Since Kai and Helen had never been to an opera, I thought I had better explain some things to them. In particular, I told them, “When you go to an opera, you’re expected to already know the story. So, here’s what happens in this opera: the main girl does some really stupid things and in the end she dies.”

Kai said something like, “Really, that’s the plot?”

“That’s pretty much the plot of ALL grand opera,” I told him. “There’s a girl, she does something bad or stupid, she dies.”

He grinned from ear to ear. “I LIKE it,” he told me. Merry looked at Cecelia and explained, “He’s still just eleven…”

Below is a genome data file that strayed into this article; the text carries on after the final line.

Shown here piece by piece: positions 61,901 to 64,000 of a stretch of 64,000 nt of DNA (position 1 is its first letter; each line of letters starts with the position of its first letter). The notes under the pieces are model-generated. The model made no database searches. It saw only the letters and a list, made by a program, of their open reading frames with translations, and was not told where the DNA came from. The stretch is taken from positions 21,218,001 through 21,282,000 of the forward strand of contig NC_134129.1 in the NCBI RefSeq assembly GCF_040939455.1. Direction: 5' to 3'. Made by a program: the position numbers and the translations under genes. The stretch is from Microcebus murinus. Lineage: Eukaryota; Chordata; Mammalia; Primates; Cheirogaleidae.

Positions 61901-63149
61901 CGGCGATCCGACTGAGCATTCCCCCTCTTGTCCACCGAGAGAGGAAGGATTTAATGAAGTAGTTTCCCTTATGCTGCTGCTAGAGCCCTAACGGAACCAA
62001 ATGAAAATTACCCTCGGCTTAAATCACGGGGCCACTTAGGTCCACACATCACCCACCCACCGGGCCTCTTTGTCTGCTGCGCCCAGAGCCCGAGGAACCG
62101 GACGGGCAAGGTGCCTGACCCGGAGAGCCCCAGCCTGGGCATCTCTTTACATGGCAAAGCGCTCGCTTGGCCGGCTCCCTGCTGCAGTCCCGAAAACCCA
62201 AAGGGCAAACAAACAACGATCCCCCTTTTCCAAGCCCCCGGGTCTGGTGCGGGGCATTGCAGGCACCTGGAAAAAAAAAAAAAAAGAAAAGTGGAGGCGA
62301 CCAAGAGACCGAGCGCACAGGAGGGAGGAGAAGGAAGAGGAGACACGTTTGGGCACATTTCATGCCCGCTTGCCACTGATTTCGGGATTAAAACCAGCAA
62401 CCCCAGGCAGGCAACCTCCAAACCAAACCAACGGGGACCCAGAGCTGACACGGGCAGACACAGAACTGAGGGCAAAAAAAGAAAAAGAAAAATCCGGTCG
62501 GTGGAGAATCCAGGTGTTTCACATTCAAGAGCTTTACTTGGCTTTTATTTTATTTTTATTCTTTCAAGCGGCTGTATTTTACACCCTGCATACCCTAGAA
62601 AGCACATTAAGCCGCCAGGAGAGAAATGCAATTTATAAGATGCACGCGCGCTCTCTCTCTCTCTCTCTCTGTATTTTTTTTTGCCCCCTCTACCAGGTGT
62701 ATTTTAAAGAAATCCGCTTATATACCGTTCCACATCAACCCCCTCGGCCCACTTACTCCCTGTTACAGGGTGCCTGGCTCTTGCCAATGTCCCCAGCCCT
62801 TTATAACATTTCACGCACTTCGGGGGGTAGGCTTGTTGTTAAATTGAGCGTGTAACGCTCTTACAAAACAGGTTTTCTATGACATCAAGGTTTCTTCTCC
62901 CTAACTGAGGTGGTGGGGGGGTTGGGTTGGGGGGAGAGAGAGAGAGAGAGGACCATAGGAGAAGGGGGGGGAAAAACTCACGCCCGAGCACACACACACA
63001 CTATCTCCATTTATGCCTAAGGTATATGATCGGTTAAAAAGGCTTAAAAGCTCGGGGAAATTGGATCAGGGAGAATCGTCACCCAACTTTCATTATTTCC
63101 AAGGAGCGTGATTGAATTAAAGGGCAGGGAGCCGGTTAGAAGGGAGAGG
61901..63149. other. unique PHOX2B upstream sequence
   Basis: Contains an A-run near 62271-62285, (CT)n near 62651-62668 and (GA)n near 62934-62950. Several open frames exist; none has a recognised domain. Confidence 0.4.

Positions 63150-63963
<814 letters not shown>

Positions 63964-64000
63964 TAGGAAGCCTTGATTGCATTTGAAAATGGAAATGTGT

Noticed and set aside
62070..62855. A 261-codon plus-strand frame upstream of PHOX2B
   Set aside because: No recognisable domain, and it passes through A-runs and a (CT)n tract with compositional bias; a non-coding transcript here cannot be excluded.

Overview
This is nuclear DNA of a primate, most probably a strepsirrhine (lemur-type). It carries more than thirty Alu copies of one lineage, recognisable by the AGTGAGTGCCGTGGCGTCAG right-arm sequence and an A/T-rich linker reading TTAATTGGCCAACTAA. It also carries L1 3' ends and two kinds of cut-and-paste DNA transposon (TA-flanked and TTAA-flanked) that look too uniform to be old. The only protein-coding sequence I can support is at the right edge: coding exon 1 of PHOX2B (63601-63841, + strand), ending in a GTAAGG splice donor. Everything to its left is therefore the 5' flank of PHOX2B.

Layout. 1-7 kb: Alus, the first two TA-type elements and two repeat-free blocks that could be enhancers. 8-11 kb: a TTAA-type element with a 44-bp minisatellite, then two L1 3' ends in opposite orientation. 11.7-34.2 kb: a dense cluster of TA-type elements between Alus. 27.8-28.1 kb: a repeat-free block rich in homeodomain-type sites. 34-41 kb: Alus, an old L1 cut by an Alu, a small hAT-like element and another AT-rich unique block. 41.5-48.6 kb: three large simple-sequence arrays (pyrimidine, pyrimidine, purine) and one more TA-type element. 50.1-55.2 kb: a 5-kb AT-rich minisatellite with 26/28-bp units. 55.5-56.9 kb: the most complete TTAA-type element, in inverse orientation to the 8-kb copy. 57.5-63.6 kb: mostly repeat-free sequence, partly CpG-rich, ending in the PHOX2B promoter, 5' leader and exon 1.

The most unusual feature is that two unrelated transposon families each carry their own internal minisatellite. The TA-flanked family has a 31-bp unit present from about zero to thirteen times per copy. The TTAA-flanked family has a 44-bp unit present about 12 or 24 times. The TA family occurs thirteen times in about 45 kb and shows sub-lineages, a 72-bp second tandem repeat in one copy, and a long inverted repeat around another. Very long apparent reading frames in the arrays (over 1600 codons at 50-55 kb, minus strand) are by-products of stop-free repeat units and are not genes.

“Twelve!” Kai corrected her firmly.

“Oh, really, you’re twelve?” She apologized affectionately, “I’m sorry, I thought you were still eleven.” She turned back to Cecelia. “He’s still just twelve, and he still thinks girls are gross.”

They opened the doors, and we went in and found our seats, and I took Kai down and showed him the orchestra pit. Then the opera started, and it was very well done indeed — astonishingly well for a group of college students.

But operas last a long time, and I still had not done anything unusual or special for the Love Dare. As we sat in our seats during the five-minute scenery change between the fifth and sixth scenes, I decided that if I couldn’t do anything unusually special, I could at least do something unusually silly. And there was one thing I had never done for Helen in five whole years of marriage.

“I don’t think I’ve ever wriggled my ears for you,” I said to Helen.